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Corn Bin Rescue

Ridgeville One Of Six Departments Honored

The Ridgeville Fire Department was one of several Henry County departments recently recognized with the Frank Foss Emergency Medical Service Excellence Award.

The award is given by the St. Vincent Mercy Medical Center Life Flight program.

It recognized the Ridgeville Corners, Liberty-Washington Township, Napoleon, Jewell, Hamler, and Deshler departments for their role in rescuing Jim Homan, rural Napoleon, who was trapped in a grain bin, Wednesday, Jan. 20.

Deadly

Grain bin mishaps are notoriously deadly.

In fact, Homan said when he arrived at the hospital, a nurse took his hand and said, “’You’re the first person saved from a grain accident.’

“That was a very humbling experience,” he said.

Homan said he’s been getting calls from people in Michigan, Wisconsin, and even Nebraska.

“Apparently (the rescue) was put on video. I haven’t seen it, but others have, and they relate to me things that have happened in their neighborhoods.

“There was one last week in Michigan,” he said.

Homan said he’s been farming for more than 40 years, and had never had a similar accident.

“Not even close,” he said.

As he and a hired man were removing grain from a bin, a clump of frozen grain plugged the outlet.

The only way to clear it was to go into the bin with a long metal rod and break up the blockage.

Once the blockage was clear, the grain “pulled me down so fast, it was crazy.”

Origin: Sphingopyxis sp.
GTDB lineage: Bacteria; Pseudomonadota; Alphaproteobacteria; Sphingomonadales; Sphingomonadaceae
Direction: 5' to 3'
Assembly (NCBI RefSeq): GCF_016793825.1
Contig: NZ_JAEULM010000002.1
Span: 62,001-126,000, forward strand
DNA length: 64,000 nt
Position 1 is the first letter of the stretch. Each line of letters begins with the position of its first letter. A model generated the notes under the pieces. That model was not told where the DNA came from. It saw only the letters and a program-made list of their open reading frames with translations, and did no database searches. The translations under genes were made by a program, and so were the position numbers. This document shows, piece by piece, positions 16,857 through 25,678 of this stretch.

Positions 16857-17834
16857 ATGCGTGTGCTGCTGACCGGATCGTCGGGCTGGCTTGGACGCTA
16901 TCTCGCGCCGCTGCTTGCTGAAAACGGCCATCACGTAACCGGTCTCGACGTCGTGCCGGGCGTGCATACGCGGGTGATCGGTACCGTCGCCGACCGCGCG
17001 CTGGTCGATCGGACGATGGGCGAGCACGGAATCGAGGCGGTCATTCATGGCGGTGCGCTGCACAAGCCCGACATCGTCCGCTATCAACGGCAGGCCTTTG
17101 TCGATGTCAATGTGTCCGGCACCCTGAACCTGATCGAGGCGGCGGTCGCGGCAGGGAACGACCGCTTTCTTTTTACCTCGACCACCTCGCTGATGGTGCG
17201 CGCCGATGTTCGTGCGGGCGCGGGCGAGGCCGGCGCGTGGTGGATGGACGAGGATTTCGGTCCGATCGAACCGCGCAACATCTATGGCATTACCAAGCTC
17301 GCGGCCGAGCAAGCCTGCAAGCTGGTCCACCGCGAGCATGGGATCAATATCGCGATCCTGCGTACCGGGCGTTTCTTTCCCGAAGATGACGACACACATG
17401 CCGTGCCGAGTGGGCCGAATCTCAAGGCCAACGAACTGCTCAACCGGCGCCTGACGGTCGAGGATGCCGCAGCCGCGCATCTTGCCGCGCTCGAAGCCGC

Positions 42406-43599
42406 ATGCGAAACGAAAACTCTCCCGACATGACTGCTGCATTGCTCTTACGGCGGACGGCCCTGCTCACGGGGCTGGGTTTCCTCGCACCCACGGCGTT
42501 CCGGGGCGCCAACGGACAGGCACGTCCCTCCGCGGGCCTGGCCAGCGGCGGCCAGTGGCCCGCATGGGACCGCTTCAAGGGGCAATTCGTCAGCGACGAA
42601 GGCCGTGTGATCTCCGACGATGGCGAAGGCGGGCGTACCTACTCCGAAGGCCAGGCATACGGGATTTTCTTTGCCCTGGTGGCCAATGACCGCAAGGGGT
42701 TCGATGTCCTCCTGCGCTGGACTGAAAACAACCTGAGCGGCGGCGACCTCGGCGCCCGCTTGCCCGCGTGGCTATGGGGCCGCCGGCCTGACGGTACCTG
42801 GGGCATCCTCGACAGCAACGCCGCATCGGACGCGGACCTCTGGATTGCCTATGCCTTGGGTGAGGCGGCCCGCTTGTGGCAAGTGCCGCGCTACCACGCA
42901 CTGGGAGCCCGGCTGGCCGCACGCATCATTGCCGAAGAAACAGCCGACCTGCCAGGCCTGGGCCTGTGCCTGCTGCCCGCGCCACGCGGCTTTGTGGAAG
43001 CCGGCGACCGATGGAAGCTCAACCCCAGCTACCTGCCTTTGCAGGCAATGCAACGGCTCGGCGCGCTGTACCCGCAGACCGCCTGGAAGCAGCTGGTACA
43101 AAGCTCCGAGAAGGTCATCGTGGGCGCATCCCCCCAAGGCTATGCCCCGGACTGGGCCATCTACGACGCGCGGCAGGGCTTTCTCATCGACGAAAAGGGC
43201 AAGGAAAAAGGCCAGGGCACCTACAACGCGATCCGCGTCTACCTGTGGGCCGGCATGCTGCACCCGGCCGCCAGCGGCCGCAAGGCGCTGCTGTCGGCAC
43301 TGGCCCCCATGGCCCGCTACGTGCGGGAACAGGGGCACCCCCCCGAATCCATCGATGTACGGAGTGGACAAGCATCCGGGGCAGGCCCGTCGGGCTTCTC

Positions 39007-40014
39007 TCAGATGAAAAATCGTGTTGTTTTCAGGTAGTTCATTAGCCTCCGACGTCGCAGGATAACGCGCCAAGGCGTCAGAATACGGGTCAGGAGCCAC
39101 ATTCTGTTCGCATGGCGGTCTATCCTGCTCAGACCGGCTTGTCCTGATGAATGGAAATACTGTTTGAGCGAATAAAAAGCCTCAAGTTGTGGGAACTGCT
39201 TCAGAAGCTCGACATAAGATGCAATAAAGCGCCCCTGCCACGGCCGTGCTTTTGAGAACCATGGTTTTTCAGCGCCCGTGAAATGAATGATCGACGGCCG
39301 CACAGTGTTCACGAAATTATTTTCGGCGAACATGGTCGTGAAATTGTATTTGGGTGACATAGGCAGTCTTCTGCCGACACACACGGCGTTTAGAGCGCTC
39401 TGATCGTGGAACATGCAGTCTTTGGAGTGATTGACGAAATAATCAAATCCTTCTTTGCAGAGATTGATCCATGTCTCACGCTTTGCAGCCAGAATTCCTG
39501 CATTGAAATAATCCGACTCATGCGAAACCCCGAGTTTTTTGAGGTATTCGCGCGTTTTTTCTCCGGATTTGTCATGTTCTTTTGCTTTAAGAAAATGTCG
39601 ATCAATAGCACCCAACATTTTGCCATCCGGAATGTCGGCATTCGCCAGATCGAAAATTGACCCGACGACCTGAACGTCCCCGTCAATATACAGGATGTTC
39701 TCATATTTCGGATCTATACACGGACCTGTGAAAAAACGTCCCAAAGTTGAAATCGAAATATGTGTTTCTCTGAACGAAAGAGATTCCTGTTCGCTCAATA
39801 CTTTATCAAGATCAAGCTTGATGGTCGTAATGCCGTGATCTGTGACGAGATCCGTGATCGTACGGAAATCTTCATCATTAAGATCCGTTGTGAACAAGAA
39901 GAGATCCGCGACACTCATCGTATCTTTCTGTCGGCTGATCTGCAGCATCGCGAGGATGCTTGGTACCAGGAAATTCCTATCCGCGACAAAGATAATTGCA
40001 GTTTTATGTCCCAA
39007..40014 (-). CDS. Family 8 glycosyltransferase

He found himself buried up to his armpits, but he could reach his cell phone and call for help.

Rescue

Rescue workers used a device called a “grain tube” to relieve the pressure of thousands of tons of grain pushing again Homan.

The tube is essentially four curved pieces that are pushed down into the grain around the victim. The pieces interlock, forming a protective cylinder. Rescue workers use heavy duty vacuums to remove grain from around a victim.

Eventually, rescue workers cut openings in the bin to empty it, and Homan was removed from a side door. He had been trapped for about five hours.

He was flown to the hospi- (Continued from first page) tal, where he remained in the emergency room until concerns about hypothermia were resolved.

“I wasn’t there over two hours,” he said.

Itsy-Bitsy

Homan said several “itsy bitsy” factors came together to save his life.

First, he had his cell phone in his shirt pocket. Had it been in a pants pocket, he couldn’t have reached it to call for help.

Also, the first rescue worker to the scene had completed a training session on grain rescue two years earlier.

Homan said plans are being made for him to speak to fire departments and other groups about the experience.

Local

Dexter Benecke, Ridgeville Fire Department chief, said he and another officer from Ridgeville were at the scene to assist in the rescue. In the meantime, the Ridgeville Fire Department was placed on standby.

Andy Brodbeck, Archbold Fire Department chief, said while AFD does not have its own grain tube, there is a device in the county available to the department.


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